JPI: I keep writing about children of immigrants “stuck between two cultures.” We are expected to honor our heritage, but it conflicts with the dominant culture. I grew up in the “shadow of Havana,” in its re-creation in Florida. I have never been to Cuba, and if I traveled there, it would be as a tourist, but I feel a loyalty to the culture, and obligations to the land.
CH: I visited Cuba in 1997 as part of an educational exchange, and brought back $200 worth of cuban cigars, legally. I saw the devastation of Havana. It looks like a slow-motion bombing had happened over four decades. The Cuba that existed is preserved in Miami now - the idealistic version, with money. It’s said that the “three failures” of the revolution are breakfast, lunch, and dinner.
JR: I’m half-Mexican; my mother is white and Protestant. I didn’t fit with either side of my family.
People who spoke Spanish as their first language were often defensive, lashing out at anyone who doesn’t speak Spanish. When you feel powerless, you gain the only power you can, by lashing out at other people.
I took Spanish in high school. My father yelled at me when I made mistakes; I had a big mental block from learning the language for a long time.
JR: My ideal world is a world without borders. Open borders create economic prosperity. After Brexit, people didn’t actually want to leave, because no other deal looks good; they need immigrants for industry.
There was a community meeting on immigration policies in Somerville. The major said: we love immigrants, and we need you to work in the hotel and casino that’s opening. The meaning was: We want you here - and out of sight.
JR: We need fiction showing Latinx characters being human, and we need a variety of voices, for a chorus effect.
JPI: Studies show that readers are more capable of empathy; they learn to live outside themselves. Marginalized communities get value from seeing themselves in print. Non-marginalized readers get value fromn seeing us in print and identifying with us.
JR: People change when they see others who don’t seem to share an identity with - and then see themselves in those people.
CH: Fiction plays the long game. A book here now can keep talking 75 years from now, reverberating and inspiring others to write things.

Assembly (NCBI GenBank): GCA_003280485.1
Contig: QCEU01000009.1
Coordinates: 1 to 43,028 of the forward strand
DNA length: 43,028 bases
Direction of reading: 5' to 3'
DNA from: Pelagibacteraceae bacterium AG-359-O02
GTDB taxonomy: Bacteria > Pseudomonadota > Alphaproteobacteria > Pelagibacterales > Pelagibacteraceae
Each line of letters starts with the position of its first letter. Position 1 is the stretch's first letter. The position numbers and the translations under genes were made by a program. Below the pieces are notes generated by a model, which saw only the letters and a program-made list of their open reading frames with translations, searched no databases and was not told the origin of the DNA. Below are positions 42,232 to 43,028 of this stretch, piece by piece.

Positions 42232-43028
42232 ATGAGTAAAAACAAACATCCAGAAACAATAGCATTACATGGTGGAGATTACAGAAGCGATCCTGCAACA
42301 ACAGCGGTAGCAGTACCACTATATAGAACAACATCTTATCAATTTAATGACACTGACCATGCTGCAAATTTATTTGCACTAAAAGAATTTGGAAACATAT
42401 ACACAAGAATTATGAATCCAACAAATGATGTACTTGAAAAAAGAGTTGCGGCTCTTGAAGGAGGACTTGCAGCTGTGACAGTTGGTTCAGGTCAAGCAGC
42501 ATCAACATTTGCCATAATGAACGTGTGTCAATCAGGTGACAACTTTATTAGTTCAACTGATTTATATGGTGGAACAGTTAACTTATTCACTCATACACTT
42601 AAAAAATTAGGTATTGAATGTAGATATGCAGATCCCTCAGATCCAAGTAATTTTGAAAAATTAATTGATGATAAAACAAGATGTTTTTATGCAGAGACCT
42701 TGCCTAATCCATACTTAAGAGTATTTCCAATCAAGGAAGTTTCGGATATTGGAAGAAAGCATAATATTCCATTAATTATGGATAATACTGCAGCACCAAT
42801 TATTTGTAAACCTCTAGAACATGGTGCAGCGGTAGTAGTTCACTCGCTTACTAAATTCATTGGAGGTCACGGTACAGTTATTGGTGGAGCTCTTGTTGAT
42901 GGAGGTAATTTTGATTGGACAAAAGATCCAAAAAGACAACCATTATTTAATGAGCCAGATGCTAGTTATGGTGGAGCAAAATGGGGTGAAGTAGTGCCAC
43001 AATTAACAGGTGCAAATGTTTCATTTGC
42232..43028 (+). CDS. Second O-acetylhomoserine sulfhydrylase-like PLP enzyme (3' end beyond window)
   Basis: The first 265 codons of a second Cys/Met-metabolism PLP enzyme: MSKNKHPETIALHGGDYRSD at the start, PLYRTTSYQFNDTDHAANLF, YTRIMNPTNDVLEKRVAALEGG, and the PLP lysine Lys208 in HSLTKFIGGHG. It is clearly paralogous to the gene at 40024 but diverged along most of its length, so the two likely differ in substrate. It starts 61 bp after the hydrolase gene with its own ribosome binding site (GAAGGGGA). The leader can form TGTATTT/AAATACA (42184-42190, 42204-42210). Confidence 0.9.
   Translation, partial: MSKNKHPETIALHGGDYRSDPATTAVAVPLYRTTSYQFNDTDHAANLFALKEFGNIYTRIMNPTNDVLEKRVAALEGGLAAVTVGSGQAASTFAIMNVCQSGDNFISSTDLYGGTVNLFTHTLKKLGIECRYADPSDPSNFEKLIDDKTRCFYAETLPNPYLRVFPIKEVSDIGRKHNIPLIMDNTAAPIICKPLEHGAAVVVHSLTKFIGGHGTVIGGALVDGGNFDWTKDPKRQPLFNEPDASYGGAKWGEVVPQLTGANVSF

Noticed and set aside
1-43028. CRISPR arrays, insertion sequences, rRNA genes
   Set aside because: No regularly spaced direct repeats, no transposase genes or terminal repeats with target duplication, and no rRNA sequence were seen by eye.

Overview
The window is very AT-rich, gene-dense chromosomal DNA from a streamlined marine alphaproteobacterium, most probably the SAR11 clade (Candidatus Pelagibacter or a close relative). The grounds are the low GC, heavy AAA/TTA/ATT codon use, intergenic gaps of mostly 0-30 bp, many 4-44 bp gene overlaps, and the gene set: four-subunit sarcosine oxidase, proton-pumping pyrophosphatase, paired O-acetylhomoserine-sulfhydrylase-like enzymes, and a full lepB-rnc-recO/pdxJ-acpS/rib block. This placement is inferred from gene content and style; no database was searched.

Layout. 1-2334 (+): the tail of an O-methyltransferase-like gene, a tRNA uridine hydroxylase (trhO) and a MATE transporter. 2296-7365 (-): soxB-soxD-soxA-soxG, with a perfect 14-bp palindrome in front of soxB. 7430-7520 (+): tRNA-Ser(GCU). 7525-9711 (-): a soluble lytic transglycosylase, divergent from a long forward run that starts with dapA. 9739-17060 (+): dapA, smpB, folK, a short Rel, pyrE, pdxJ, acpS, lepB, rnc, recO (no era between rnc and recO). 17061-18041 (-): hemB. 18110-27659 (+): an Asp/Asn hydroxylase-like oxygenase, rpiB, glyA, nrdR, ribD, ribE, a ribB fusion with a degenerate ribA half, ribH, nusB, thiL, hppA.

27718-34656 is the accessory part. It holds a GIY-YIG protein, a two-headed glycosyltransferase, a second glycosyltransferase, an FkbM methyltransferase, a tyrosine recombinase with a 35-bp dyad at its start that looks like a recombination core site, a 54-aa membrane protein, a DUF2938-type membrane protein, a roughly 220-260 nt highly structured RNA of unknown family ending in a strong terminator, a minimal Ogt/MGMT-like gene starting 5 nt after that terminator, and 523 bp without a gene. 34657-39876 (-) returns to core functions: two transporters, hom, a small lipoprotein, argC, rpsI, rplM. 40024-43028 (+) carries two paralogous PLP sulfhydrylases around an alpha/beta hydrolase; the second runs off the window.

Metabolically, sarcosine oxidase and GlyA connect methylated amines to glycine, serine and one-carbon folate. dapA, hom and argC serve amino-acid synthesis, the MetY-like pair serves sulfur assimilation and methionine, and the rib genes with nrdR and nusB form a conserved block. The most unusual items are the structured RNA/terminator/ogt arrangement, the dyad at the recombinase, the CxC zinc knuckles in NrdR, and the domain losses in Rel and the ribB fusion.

There are things to work on inside our communities: the bullshit machismo that permeates the culture, homophobia, and position against women. I grew up on the show Salvador Gigante, which had naked women dancing around onstage.
JPI: Criticism is easier to take from people within the community.
JR: Racism is not just a problem in the US; it’s also in Latinx countries. When a country is colonized, being like the colonizer is ideal, so people prized whiteness. “Limpia de la sangre,” purity of the blood, is racism based on how much Spanish/Indio heritage one has.
Check out Polloman, a Mexican mythology comic.
Panelists: John Clute, C.S.E. Cooney, Chris Gerwel, Elizabeth Hand (moderator), Howard Waldrop
Description: Gene Wolfe (1931–2019) was Readercon’s first guest of honor, and for good reason. His Book of the New Sun series was not so much groundbreaking as earth-shattering; his short fiction equally displayed his virtuoso talent for unsettling and disorienting the reader. He dipped into numerous genres and refused to be bound by the conventions of any. Join us to remember our friend and colleague and to explore his extraordinary body of work.
Highlights from panel discussion:
CG: I first encountered Gene Wolfe’s books as a kid, when I was 10 years old. I got it because it had a fantasy-looking cover, and understood 1/4 of it. It was dense, interesting fantasy, unlike any other. There was more I didn’t grasp. I keep going back to it, seeing more layers to how he’s constructing narratives. It boils down to layers and contradictions.
JC: Reading the Book of the Citadel, his masterpiece, was like falling down a rabbit-hole, opening a door into something that had no bottom. You had to read every single word, and believe. When you believe every word, then there are no deceptions. At the end, everything is true. After all the meanness and cruelty, this torturer [the main character] was searching for some way to become a good person.
CC: Because I wanted to be a writer, my father introduced me to Gene Wolfe, who was in the same church. He was twinkly-eyed and friendly, a raconteur. You have to start by writing short stories, he said, they can be about anything.
He became a mentor to me. We exchanged letters; he took me to brunch, to conventions, taught me to write cover letters. I wrote to him about my rejections, and he said, good on you for moaning. Shouting to the walls is even better. “It is those who say it doesn’t matter who cannot be saved.” I kept my rejection slips with his letters.
EH: Wolfe was a convert to Catholicism. He said Catholicism was impossible to keep out of his work, but it’s not easy to pick up the clues. How and should it matter?
CG: One can read his work without any awareness of his faith, but his faith permeates it at every level. For example, he would reference theological debates in Catholic tradition, like some schism in the 12th century. His work always had a drive towards goodness, an optimism, a quest to positive morality, which set it apart from the modernist tradition.